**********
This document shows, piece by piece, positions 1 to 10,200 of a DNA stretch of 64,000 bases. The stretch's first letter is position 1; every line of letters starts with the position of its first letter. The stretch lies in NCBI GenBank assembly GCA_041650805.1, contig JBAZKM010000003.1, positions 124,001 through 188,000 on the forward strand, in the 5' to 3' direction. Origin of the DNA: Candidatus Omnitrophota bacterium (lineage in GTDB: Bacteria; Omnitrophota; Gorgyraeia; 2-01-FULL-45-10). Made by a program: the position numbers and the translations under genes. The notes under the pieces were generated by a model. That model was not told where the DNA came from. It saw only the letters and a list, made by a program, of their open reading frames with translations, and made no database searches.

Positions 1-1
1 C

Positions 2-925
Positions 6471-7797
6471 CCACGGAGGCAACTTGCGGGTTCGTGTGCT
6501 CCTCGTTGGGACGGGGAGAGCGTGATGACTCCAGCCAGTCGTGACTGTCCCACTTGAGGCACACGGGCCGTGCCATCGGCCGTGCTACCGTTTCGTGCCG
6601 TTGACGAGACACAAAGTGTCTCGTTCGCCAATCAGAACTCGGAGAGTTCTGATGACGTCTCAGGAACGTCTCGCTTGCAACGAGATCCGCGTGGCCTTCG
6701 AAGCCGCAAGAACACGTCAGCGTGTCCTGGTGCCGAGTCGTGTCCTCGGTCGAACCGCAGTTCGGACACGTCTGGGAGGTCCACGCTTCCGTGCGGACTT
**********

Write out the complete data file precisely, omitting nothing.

This document shows, piece by piece, positions 1 to 10,200 of a DNA stretch of 64,000 bases. The stretch's first letter is position 1; every line of letters starts with the position of its first letter. The stretch lies in NCBI GenBank assembly GCA_041650805.1, contig JBAZKM010000003.1, positions 124,001 through 188,000 on the forward strand, in the 5' to 3' direction. Origin of the DNA: Candidatus Omnitrophota bacterium (lineage in GTDB: Bacteria; Omnitrophota; Gorgyraeia; 2-01-FULL-45-10). Made by a program: the position numbers and the translations under genes. The notes under the pieces were generated by a model. That model was not told where the DNA came from. It saw only the letters and a list, made by a program, of their open reading frames with translations, and made no database searches.

Positions 1-1
1 C

Positions 2-925
Positions 6471-7797
6471 CCACGGAGGCAACTTGCGGGTTCGTGTGCT
6501 CCTCGTTGGGACGGGGAGAGCGTGATGACTCCAGCCAGTCGTGACTGTCCCACTTGAGGCACACGGGCCGTGCCATCGGCCGTGCTACCGTTTCGTGCCG
6601 TTGACGAGACACAAAGTGTCTCGTTCGCCAATCAGAACTCGGAGAGTTCTGATGACGTCTCAGGAACGTCTCGCTTGCAACGAGATCCGCGTGGCCTTCG
6701 AAGCCGCAAGAACACGTCAGCGTGTCCTGGTGCCGAGTCGTGTCCTCGGTCGAACCGCAGTTCGGACACGTCTGGGAGGTCCACGCTTCCGTGCGGACTT